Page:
So questions of right and wrong, so clear and so important to Bush and much of the conservative voter base, rarely enter the debate in a meaningful way, even as they serve as the bright dividing line on so many issues. In fact, Bush's notion of moral black and whites are a main reason why his opponents call him stupid, simple and inept. Indeed,
In their analyses of U.S. and Israeli foreign policy, liberals can be relied on to overlook the most basic moral distinctions.

As does the writer. Liberals don't understand religious faith in whatever form. It's not so much that they "overlook" it but that they just don't get it. It does not compute. Like any good liberal, the writer thinks the dogmatic Christian right is as dangerous to civilization as Muslim terrorism, as if Jerry Falwell or Pat Robertson actually threatens his life and property. Any casual Muslim OR Christian knows that that is a silly proposition, unless one's definition of civilization centers on the right to self-indulgence, which both religions find inconsistent with faith and which liberals won't admit they support.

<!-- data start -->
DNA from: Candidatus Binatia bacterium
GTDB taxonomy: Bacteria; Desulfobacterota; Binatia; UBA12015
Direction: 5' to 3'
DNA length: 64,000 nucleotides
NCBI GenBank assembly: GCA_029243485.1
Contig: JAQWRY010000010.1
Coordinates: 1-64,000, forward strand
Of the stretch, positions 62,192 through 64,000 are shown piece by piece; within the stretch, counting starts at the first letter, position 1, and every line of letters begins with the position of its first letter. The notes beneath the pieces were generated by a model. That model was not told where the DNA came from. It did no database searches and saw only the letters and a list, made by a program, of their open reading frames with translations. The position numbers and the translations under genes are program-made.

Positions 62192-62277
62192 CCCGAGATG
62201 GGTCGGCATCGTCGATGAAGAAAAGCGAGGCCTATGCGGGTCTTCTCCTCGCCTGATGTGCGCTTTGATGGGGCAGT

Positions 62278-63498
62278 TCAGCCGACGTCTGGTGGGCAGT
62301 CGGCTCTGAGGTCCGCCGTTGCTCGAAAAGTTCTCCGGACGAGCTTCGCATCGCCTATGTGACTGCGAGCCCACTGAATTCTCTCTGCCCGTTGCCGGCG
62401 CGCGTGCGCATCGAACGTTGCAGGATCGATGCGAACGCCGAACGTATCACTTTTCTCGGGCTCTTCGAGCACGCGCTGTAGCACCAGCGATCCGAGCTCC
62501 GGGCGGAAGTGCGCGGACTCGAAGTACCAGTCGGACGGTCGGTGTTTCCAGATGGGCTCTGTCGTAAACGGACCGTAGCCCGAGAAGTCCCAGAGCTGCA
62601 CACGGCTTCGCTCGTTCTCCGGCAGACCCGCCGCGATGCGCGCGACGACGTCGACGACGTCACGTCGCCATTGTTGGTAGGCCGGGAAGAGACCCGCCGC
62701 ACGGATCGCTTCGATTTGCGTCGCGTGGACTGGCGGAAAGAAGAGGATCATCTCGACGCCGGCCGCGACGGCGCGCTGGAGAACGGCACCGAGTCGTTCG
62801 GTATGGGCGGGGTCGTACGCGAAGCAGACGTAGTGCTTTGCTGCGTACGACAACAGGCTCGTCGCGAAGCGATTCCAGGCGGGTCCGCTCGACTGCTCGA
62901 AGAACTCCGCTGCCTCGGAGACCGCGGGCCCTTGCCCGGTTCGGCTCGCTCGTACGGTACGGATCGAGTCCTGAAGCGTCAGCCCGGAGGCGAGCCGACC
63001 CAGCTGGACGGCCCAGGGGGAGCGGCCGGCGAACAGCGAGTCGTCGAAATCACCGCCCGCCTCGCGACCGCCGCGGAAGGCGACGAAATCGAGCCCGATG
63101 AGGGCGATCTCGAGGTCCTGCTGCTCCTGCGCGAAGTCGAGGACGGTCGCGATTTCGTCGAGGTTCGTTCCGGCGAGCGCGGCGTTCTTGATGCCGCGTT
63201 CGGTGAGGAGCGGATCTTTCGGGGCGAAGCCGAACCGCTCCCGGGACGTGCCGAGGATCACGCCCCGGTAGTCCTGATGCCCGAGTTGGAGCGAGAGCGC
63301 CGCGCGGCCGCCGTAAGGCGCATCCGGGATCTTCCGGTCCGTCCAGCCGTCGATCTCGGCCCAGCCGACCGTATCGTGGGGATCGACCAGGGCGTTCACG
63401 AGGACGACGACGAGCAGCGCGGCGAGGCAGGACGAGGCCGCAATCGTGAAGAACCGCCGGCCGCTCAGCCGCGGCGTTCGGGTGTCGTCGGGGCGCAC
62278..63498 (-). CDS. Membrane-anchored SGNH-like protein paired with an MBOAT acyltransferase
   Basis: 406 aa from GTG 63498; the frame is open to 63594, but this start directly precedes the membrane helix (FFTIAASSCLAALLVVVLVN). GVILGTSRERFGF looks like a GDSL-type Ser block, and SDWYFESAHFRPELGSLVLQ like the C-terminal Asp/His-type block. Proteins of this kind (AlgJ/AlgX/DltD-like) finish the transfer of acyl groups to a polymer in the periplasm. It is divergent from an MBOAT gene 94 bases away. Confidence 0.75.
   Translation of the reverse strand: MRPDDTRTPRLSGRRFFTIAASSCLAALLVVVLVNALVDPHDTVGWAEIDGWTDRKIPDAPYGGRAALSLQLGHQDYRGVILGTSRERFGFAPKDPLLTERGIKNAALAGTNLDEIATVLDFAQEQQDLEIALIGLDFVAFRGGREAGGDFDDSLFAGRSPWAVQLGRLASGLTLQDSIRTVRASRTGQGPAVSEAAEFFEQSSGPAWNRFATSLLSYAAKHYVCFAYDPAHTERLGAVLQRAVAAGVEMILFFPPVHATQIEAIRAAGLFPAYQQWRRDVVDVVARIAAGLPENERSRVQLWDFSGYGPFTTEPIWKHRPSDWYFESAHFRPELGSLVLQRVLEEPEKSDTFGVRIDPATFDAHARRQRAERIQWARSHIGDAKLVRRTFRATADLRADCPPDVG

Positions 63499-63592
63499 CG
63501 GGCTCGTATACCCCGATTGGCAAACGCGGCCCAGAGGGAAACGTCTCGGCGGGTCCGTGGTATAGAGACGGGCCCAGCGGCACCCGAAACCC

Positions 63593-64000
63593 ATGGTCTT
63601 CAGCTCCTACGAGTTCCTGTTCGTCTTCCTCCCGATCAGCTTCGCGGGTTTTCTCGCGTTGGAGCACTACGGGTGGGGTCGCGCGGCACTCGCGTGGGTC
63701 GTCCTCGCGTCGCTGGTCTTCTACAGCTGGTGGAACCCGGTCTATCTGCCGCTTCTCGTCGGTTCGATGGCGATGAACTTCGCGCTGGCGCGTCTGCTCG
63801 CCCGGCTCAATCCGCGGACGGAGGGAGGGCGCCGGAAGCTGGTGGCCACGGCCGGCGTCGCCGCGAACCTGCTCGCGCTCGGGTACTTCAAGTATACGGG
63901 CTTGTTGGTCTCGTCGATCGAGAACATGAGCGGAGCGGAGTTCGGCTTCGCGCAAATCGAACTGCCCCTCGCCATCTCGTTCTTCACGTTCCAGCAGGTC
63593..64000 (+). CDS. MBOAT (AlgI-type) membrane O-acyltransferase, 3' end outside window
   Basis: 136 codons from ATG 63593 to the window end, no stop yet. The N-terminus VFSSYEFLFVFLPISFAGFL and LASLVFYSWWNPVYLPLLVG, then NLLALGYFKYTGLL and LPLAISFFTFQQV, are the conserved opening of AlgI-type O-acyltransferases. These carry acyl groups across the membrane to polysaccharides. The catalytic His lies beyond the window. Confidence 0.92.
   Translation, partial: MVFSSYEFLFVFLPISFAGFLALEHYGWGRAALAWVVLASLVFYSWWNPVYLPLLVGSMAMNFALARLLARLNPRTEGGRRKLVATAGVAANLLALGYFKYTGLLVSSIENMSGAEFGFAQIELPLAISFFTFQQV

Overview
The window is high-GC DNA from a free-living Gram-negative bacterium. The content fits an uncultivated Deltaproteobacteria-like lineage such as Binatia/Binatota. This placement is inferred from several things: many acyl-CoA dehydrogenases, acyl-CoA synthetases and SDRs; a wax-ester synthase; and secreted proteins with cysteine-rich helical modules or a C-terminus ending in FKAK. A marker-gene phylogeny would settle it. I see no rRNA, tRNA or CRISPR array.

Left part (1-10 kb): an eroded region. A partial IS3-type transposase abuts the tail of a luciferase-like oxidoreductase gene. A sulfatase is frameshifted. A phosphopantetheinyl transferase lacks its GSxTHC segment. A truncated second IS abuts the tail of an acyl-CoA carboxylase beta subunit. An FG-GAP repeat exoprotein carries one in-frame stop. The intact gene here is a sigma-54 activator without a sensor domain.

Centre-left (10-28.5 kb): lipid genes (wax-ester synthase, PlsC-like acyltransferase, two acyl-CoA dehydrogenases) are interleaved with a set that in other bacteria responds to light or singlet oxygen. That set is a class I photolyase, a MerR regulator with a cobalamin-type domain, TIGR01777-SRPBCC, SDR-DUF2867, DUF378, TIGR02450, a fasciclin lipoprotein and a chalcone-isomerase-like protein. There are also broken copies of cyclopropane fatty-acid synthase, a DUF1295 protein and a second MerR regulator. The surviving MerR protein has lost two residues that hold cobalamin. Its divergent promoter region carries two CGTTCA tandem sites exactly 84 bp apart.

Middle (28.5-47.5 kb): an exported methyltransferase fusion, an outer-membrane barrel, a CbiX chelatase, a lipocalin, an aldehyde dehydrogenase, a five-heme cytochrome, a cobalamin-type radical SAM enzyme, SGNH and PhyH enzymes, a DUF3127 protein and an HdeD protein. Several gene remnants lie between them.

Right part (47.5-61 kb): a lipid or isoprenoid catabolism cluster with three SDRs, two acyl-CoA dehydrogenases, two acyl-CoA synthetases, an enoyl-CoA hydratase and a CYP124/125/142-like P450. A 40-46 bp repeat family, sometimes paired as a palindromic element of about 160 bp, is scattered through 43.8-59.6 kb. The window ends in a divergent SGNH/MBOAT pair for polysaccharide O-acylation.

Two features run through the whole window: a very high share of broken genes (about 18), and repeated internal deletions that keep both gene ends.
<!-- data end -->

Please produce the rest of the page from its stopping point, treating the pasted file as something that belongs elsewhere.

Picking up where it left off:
Those who assert a faith, who have adopted the faith as a matter of head and heart, are inspired and motivated to do (to whatever failing degree) what the tenets of their faith require. A Muslim's faith ("radical" or "true," depending on your own interpretation) may motivate him to violence for reasons you can't quite understand unless you understand his faith (which I don't). A Christian, motivated by notions of love and justice, may favor the precise horror of selective war (as I do) as the instrument of broader human liberty and dignity. To equate the two motivations reveal a profound misunderstanding, or rather non-understanding, of both, a non-understanding which makes constructive public debate impossible.